Gilbert Stuart

We called in at the birthplace of Gilbert Stuart, the local artist who made good in London.   Born in North Saunderstown, he moved to Newport aged seven.   His father operated a small rural snuff mill.   Aged 14, he was taught to paint by Cosmo Alexander, a travelling Scot, who took him away to Philadelphia, Virginia and ultimately to Edinburgh, where Alexander died.   Stuart then worked his way back to Newport as a crewman on a collier.   In Newport, he made a living painting rather wooden portraits of local grandees, but he left for London in 1775, when trouble was brewing in the colonies.   He worked to begin with as a church organist until he appealed to Benjamin West to take him on as a pupil.   In 1782, he made his reputation by exhibiting a portrait of a Scotsman, William Grant, skating (now known as The Skater and in the NGA Washington) in the RA’s annual exhibition.   He claimed to have been ‘lifted into fame by a single picture’.   Two years later, he greatly annoyed Reynolds by painting an unidealised portrait of him looking old, a bit bleary eyed and taking snuff.   Later on, when back in the United States as a successful portrait painter, he told Washington Allston that ‘Reynolds was a good painter, but he has done incalculable mischief to the rising generation by many of his remarks…You can elevate your mind as much as you can;  but, while you have nature before you as a model, paint what you see and look with your own eyes’.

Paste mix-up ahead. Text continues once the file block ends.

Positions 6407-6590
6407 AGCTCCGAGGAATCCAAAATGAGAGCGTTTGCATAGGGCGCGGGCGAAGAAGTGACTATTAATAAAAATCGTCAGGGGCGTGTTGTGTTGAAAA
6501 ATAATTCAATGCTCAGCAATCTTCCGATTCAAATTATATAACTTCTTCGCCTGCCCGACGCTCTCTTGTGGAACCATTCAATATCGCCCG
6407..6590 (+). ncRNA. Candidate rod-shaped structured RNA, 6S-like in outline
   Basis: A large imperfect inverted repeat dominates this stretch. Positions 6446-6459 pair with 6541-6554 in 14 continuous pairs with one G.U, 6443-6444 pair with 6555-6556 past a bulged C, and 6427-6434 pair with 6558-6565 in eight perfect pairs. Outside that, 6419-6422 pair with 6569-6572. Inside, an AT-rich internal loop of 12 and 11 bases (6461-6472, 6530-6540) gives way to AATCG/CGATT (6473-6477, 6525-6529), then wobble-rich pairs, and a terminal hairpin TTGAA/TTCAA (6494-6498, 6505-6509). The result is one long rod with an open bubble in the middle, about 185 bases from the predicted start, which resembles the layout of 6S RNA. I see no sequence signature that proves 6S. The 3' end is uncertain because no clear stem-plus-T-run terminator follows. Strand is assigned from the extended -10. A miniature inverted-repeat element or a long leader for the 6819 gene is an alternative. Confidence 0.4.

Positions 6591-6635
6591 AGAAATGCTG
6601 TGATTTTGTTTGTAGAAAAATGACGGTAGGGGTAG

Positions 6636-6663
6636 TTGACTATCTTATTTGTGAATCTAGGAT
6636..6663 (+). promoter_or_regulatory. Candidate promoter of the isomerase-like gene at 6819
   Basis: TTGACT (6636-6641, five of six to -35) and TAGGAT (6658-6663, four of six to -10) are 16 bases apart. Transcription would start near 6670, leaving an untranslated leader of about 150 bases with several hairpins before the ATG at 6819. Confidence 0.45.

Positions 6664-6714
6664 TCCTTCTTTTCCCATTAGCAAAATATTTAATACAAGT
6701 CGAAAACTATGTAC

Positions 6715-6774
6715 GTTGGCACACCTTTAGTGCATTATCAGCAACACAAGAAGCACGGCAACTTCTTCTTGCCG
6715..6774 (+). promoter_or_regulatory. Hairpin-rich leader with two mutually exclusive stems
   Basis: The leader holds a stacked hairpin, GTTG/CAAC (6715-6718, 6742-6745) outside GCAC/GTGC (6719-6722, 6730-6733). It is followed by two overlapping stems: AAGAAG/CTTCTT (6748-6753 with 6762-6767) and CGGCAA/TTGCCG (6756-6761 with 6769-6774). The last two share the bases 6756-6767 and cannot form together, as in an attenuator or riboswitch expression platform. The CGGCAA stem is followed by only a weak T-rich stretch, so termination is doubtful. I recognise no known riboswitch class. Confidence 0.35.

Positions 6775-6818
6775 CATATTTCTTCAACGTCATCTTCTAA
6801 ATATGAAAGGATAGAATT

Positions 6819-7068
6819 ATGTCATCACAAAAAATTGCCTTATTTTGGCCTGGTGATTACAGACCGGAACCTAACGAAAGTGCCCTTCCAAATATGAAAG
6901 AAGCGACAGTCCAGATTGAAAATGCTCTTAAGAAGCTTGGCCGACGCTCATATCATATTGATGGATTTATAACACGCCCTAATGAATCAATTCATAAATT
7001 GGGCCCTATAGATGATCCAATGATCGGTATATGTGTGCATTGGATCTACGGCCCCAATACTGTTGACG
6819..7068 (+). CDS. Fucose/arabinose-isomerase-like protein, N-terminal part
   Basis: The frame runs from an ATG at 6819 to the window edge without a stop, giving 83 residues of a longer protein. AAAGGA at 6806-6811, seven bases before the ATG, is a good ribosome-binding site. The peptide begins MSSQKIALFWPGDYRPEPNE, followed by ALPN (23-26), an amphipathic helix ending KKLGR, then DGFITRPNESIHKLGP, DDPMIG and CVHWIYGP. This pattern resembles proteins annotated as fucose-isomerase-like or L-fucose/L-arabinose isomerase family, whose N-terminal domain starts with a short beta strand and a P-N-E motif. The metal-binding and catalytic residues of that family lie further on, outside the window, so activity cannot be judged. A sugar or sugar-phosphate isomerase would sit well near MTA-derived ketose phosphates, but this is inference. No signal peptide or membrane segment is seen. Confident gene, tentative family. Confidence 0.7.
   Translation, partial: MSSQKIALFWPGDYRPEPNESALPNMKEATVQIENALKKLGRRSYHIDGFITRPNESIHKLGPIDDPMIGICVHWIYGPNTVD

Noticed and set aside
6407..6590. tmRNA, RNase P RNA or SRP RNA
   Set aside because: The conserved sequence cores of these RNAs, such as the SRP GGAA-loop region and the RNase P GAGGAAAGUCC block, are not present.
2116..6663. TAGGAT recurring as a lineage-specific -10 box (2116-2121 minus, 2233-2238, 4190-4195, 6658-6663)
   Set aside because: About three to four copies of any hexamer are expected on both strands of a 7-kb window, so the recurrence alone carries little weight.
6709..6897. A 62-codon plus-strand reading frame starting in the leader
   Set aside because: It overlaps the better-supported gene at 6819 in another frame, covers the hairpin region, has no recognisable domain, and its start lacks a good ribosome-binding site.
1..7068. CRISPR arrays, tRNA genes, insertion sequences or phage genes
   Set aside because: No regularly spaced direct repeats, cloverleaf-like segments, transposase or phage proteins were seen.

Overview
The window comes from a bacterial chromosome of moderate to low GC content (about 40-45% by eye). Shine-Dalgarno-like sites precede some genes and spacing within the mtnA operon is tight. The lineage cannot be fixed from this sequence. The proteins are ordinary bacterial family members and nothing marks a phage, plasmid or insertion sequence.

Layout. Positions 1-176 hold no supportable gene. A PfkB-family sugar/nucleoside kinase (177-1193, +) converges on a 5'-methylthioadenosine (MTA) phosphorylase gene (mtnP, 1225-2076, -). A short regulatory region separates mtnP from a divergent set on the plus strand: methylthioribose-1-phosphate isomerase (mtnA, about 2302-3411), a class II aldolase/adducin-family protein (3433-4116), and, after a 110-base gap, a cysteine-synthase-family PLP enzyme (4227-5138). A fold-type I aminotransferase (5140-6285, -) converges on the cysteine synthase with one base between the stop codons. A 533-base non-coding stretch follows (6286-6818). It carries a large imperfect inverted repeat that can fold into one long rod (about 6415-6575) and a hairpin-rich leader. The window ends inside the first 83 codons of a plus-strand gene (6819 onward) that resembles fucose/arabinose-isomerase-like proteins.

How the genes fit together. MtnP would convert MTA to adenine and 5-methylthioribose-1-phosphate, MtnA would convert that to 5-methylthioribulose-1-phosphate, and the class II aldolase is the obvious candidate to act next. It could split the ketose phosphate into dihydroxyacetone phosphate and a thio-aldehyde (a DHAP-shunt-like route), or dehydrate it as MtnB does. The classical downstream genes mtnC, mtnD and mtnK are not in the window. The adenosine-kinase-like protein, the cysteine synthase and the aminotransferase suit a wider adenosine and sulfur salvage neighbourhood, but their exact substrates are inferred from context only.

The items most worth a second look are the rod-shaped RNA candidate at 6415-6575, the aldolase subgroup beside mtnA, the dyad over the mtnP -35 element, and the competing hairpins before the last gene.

4 thoughts on “Gilbert Stuart

  1. Edward Chaney says:

    Hope you got/get to see Berkeley’s house ‘Whitehall’, at nearby Middletown. His doorcase was probly first bit of Palladianism in America; see my gripping ‘George Berkeley’s Grand Tours’ chapter in The Evolution of the Grand Tour… Berkeley also helped introduce portrait painting by bringing Smibert across with him. 

  2. Jocelyn says:

    I don’t know how far west you plan to travel in MA, but I hope you have the chance to visit the Hancock Shaker Village, a truly beautiful and unique place.

Leave a Reply

Please log in using one of these methods to post your comment: Logo

You are commenting using your account. Log Out /  Change )

Google photo

You are commenting using your Google account. Log Out /  Change )

Twitter picture

You are commenting using your Twitter account. Log Out /  Change )

Facebook photo

You are commenting using your Facebook account. Log Out /  Change )

Connecting to %s